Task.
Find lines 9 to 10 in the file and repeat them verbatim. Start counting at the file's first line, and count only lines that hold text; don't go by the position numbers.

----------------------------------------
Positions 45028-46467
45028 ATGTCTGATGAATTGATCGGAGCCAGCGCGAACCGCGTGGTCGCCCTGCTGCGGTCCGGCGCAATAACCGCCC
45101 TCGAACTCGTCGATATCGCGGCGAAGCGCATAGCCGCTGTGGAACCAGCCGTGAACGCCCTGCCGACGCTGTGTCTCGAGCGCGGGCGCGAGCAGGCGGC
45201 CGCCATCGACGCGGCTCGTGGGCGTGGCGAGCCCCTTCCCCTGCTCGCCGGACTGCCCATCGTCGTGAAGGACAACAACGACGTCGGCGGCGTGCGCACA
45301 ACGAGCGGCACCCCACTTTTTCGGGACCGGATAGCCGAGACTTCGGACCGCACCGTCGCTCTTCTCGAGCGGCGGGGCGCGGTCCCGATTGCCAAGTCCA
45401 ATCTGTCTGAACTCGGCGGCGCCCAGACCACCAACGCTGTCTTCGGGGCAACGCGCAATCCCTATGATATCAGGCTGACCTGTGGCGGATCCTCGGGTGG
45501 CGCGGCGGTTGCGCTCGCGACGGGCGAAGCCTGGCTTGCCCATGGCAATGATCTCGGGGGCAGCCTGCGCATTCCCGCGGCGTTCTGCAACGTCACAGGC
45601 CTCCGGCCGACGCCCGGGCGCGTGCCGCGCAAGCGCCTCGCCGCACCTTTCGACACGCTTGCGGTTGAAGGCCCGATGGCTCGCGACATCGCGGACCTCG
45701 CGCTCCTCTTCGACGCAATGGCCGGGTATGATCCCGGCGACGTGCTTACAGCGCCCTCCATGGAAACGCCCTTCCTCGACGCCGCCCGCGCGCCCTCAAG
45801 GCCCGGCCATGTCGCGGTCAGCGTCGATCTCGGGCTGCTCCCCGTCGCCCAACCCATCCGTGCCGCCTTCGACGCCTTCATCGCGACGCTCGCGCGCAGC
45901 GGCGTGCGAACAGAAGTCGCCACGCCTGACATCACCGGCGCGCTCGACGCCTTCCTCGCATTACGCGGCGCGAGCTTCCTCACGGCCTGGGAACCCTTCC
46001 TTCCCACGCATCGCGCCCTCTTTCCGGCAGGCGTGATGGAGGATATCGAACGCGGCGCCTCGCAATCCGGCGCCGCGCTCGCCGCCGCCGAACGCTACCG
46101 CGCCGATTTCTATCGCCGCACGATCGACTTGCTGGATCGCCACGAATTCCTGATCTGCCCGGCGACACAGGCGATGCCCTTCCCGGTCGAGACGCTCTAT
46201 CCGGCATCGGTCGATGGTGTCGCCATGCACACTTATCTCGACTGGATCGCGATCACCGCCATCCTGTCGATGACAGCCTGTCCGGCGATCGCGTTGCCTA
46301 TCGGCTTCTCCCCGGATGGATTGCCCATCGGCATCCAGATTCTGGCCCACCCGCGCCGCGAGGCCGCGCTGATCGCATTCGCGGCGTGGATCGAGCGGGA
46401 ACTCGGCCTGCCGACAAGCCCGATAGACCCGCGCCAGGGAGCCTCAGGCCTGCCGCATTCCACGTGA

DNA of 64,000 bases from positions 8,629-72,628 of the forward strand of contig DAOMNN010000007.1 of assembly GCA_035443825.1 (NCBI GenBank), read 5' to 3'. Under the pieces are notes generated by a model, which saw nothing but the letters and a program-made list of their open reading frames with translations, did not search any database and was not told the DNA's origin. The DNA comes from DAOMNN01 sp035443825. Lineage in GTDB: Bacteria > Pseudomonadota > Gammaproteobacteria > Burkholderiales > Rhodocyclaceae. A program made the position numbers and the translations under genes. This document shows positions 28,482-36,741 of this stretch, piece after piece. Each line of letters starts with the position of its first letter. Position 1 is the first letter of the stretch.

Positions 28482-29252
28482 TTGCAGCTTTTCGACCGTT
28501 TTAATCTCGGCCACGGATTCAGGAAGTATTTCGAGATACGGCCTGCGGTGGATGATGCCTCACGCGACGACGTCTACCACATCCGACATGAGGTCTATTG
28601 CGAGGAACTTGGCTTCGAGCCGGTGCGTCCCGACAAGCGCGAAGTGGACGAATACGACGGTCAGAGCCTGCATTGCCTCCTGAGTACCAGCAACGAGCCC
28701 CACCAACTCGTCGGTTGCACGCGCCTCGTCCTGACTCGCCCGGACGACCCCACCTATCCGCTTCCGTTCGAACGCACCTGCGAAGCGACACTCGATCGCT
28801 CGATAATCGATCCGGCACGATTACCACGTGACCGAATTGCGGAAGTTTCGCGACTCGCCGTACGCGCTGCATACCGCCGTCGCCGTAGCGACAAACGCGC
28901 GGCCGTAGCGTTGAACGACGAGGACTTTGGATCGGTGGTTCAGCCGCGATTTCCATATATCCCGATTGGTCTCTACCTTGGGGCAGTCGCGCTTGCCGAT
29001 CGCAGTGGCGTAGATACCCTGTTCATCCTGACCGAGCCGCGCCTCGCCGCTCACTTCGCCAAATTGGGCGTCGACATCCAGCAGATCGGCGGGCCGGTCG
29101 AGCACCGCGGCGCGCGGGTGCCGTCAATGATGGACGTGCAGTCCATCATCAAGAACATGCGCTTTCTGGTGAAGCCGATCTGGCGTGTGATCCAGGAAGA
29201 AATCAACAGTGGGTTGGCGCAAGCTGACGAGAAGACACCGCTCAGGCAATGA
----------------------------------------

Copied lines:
45701 CGCTCCTCTTCGACGCAATGGCCGGGTATGATCCCGGCGACGTGCTTACAGCGCCCTCCATGGAAACGCCCTTCCTCGACGCCGCCCGCGCGCCCTCAAG
45801 GCCCGGCCATGTCGCGGTCAGCGTCGATCTCGGGCTGCTCCCCGTCGCCCAACCCATCCGTGCCGCCTTCGACGCCTTCATCGCGACGCTCGCGCGCAGC